Sunday, August 6, 2017

Gene Policinski: Sessions' leak warning to journalists misguided, misplaced

  A threat from the Trump administration, apparently aimed at journalists as part of a larger campaign to prevent widespread government “leaks” that have enraged the president, is the wrong message delivered to the wrong messenger.

  Attorney General Jeff Sessions, only a few days removed from a  challenge from President Trump (issued via Twitter of course) to be tougher on tracking down leakers in the White House and elsewhere, made a statement Friday announcing ramped-up leak investigations and policy reviews–and included  a warning to journalists that they might be subpoenaed in these processes.

  Sessions said the Department of Justice would be reviewing its own guidelines on such subpoenas as part of its leak investigations and said that a new special unit was being created within the FBI to conduct leak investigations generally.  According to news reports, Deputy Attorney General Rod Rosenstein would not say at a briefing after the press conference if the DOJ intends to go even further by prosecuting journalists for reporting on classified information.

  Decisions to subpoena journalists or to prosecute reporters or news outlets for publishing classified information given to them would be misplaced at the very least, and at the worst will threaten the core American value of an independent news media serving as a watchdog on government.

  The threat of criminal prosecution did not deter the two largest disclosures of classified information in the nation’s history, by government contractor Edward Snowden and disaffected U.S. soldier Chelsea Manning. Both said they were motivated by a need to inform the American public of improper or illegal government actions.

  And while journalists reported extensively on both, the main conduit for the release of the information was the internet, specifically the anti-government site “Wikileaks” – which thus far has avoided prosecution by remaining “offshore” or, in the case of its founder Julian Assange, hiding for years in Ecuador’s embassy in London out of reach of U.S. officials.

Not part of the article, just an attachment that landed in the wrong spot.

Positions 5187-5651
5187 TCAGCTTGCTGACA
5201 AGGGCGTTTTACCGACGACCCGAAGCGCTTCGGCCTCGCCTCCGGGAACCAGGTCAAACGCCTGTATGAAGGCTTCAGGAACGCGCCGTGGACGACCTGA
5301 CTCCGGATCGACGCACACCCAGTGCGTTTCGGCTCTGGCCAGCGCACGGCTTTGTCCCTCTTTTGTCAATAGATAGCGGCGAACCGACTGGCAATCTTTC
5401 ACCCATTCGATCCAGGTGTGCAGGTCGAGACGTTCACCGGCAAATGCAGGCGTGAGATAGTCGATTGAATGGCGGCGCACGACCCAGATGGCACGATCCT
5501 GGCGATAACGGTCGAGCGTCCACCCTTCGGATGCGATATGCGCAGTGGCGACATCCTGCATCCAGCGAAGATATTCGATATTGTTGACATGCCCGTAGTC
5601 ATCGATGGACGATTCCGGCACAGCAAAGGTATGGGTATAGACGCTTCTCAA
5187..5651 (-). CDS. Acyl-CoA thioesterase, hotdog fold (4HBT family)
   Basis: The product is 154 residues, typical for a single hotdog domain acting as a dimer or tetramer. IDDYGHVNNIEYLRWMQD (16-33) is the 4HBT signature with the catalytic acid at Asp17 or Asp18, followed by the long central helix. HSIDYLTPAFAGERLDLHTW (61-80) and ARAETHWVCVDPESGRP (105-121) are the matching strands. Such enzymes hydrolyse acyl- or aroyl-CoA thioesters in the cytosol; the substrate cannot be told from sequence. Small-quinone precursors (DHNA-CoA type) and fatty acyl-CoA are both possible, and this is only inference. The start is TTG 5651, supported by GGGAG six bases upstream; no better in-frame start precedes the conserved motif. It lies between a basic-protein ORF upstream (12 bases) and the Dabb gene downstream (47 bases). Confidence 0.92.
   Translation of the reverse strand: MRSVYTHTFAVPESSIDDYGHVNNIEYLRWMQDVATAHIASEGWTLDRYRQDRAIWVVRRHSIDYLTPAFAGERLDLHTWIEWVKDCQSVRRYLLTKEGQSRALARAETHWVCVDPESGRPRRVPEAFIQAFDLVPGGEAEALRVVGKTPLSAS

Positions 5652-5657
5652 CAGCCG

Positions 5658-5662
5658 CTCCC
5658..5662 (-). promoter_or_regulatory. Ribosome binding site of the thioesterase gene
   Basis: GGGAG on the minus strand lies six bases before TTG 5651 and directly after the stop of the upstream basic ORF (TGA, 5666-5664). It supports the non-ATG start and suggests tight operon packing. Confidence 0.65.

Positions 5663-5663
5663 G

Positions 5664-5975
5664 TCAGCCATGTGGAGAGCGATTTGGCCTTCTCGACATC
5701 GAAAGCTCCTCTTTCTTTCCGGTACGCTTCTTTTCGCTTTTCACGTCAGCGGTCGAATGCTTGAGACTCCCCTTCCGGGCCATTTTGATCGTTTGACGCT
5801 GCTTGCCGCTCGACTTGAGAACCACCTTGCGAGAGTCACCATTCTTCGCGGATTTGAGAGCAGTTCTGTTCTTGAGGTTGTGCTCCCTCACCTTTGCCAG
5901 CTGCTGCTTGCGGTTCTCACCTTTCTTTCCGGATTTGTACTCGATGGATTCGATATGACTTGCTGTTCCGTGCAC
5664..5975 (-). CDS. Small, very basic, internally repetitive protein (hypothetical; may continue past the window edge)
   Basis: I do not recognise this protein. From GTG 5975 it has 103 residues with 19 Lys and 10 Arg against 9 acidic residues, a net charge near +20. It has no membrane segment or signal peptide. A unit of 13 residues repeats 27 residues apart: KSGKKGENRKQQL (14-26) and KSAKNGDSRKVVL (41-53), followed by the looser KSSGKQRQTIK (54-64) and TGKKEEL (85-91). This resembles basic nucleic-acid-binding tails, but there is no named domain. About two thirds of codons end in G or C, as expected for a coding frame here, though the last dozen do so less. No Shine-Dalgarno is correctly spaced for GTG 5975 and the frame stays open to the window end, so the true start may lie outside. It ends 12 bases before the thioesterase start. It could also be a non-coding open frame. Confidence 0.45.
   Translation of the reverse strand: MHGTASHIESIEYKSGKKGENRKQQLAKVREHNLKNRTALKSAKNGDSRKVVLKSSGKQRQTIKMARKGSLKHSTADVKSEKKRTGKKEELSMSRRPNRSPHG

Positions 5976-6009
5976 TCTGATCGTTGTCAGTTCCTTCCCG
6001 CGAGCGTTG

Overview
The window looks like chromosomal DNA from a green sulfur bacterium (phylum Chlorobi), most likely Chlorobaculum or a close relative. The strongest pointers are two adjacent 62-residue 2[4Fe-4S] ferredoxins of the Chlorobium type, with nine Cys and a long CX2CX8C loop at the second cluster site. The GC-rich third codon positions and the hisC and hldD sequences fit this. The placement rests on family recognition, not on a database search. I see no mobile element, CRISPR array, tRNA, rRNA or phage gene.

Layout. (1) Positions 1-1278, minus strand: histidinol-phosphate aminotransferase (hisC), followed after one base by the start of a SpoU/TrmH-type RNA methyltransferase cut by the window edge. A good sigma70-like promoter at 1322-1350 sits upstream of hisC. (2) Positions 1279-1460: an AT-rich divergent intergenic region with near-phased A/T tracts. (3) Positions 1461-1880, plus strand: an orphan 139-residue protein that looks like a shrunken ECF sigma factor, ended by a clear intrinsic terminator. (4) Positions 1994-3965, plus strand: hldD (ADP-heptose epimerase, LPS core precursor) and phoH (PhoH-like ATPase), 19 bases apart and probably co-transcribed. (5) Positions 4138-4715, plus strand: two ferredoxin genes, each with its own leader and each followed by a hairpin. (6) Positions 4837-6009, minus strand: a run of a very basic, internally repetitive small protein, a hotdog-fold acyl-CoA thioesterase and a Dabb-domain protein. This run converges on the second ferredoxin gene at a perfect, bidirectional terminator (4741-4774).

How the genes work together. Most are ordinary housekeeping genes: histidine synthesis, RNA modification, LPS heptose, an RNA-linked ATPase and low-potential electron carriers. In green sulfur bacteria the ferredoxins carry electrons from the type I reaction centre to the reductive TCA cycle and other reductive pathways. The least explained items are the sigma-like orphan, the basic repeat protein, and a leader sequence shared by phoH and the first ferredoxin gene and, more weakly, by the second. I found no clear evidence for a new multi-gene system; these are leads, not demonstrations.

The DOJ guidelines were most recently revised in 2015, during the Obama administration, to focus on tracking down those who provided the leaked information, rather than the journalists who received and published it. The revisions followed widespread criticism of Obama administration efforts that included secretly attempting to obtain the telephone records of journalists and the seizure of two months of such records of reporters and editors for The Associated Press.

  President Obama prosecuted more leakers – eight – during his two terms in office than were prosecuted by all previous administrations combined. At one point, a reporter for Fox News was labeled a “co-conspirator” in a subpoena but was not included in the later, successful prosecution of a government employee who leaked information about a North Korean missile test.

  Session’s session took place a few hours after The Washington Post’s publication of two transcripts of Trump’s conversations with the leaders of Mexico and Australia – neither showing Trump in a positive light – and came after a series of leaks from the Trump administration on topics ranging from Russian intervention in the 2016 presidential race to dinner parties with the President.